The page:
By Mary Bernard
The Sunday pool gathering at the Pomroys’ home in Bucks County, Pa, looked like countless others. The parents sat around a table, chatting. The kids jumped in the water, screaming down the water slide, gleefully ignoring the grownups.
The adults, not surprisingly, were talking about the kids. But their conversation would have puzzled many parents.
“Have you all heard of the rule of nine?” Pat Pomroy, grandmother to two deaf children, asked the group. Pat, 69, demonstrated what she had recently learned in an American Sign Language conversation class, showing how a single sign can take the place of two when referring to certain phrases involving numbers under 10.
The information cleared up what had been a mystery to them: why their children seemed to skip signs when talking about their age or the time.
“These are the things you don’t learn in some of the classes, and this is what’s frustrating,” said John Collins, whose daughter, Grace Collins Alicea, is deaf and uses a cochlear implant.
When Collins adopted Grace, speech pathologists told him that learning ASL would inhibit her ability to speak, a widespread belief that research has disproven.
Collins, 48, decided to learn sign language alongside Grace, 6. He has her name, finger-spelled in ASL, tattooed down one leg. On the other, he has the word ‘love,’ also finger-spelled.
Grace is also gravitating toward spoken language, affirming what the pool gathering parents all believe: Helping their deaf children to embrace deaf culture by learning ASL does not mean they will reject the hearing world, or miss out on opportunity.
“At the heart of who we are as people is our language,” said Sister Kathleen Schipani, the Director of the Deaf Apostolate, an organisation in the Archdiocese of Philadelphia that caters to the deaf community. “So, at the heart of the deaf community is sign language.”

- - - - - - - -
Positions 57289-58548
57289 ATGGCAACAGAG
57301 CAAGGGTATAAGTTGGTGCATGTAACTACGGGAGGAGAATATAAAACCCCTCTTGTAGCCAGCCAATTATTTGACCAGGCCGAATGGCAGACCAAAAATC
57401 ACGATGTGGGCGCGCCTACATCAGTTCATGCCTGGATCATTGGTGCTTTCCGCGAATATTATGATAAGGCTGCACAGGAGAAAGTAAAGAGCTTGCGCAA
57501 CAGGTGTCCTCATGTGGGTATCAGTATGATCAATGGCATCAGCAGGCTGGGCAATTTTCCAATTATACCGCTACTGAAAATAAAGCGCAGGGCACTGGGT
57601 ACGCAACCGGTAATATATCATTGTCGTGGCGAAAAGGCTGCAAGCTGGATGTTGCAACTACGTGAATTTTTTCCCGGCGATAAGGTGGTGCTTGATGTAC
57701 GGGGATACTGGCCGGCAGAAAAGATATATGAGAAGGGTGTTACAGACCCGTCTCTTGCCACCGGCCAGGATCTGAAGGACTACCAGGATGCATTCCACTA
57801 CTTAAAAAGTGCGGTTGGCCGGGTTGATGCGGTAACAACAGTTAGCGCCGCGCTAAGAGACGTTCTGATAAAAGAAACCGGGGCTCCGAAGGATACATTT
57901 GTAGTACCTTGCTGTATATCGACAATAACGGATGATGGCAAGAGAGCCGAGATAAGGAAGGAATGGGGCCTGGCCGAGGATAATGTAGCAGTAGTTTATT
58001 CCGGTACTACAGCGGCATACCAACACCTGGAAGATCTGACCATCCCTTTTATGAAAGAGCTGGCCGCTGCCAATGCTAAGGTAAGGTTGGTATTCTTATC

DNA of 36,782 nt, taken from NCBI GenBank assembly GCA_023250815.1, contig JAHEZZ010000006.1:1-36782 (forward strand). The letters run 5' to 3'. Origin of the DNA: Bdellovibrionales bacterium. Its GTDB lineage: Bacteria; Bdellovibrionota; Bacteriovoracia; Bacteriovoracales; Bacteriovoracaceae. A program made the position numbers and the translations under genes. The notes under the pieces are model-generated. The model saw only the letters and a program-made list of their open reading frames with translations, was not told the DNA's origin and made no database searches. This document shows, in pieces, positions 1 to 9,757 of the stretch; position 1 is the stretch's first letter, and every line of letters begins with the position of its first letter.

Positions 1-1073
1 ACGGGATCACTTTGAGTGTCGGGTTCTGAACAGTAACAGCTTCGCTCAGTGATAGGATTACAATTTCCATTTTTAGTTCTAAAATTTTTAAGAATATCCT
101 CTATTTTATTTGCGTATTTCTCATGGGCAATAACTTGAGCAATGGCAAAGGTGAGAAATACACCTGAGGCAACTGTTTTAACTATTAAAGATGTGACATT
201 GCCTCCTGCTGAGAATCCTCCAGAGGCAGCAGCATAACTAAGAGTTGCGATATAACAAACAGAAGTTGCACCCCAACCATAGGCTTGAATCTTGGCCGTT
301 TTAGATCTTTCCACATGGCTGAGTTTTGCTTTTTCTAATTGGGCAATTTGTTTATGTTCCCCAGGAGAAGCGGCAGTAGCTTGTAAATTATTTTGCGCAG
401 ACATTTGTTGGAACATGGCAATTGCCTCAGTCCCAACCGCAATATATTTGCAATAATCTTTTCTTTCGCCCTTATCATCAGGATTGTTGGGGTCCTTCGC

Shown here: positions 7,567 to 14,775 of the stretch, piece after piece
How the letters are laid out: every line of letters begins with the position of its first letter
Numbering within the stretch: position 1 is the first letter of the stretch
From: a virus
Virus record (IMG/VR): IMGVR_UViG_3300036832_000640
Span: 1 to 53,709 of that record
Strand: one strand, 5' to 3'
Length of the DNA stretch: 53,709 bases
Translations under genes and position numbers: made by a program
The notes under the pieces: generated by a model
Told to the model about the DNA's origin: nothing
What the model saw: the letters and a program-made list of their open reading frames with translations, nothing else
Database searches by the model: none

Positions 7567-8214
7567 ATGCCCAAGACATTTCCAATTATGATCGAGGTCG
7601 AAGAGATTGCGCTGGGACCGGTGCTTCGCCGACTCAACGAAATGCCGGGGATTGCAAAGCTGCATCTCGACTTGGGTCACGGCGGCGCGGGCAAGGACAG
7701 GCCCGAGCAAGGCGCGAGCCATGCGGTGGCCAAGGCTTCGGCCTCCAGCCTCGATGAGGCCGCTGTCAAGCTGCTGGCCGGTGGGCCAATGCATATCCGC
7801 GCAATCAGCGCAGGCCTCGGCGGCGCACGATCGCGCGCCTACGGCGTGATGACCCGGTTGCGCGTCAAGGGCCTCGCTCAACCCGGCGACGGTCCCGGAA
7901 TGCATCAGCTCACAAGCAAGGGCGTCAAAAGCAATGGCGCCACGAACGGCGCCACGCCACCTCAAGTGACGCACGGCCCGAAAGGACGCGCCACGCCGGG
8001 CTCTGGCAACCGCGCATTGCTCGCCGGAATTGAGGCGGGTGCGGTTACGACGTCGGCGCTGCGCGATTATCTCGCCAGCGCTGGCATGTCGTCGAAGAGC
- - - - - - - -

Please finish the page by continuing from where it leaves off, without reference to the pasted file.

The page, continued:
And as challenging as it is to learn a new language as an adult, the parents are doing their best, convinced that it is the best way to support their children.
“The most successful deaf people are those whose families learn sign language because then they’re connected with their families and connected with the community,” Schipani said. “When their families do not know sign language, it’s a very difficult way of growing up.”
Gatherings like these are fun for the kids, and crucial for adults who might otherwise feel alone in their efforts.
According to the 2010 American Community Survey, in the United States, fewer than 1 percent of people under the age of 25 reports being deaf or hard of hearing. Statistics on the total number of Americans who use sign language vary widely, but there appear to be at least half a million users.
“For so many families, the first deaf person they meet is their own child,” said Meg Santoro, Director for early intervention at the Pennsylvania School for the Deaf. “That can feel isolating sometimes.”
However, it’s important to the families that their children grow up in a language-rich environment and have access to good education.
“No matter what, they have to live in a hearing world,” said Pomroy’s daughter Theresa, 48, who is the children’s aunt. “I don’t believe they’re naturally at a deficit, but not educating them would be the deficit.”
When Kristen Dieffenbacher was 5, a new child joined her class. He, like her, was deaf. But unlike Dieffenbacher, this child knew ASL. Dieffenbacher, who relied on lip reading and speech, started to pick up some signs, and the teacher alerted her parents. After consulting with a doctor, her parents made the decision to separate the two children.
“They were afraid I would stop talking and that I would gravitate to sign language,” said Dieffenbacher, who is now 30. Dieffenbacher speaks well, although sometimes, she said, people ask her where she’s from, confusing her slight speech impediment for an accent. Until college, Dieffenbacher stayed away from ASL.
“I was brainwashed into thinking we were somehow better than the people that do sign language,” Dieffenbacher said.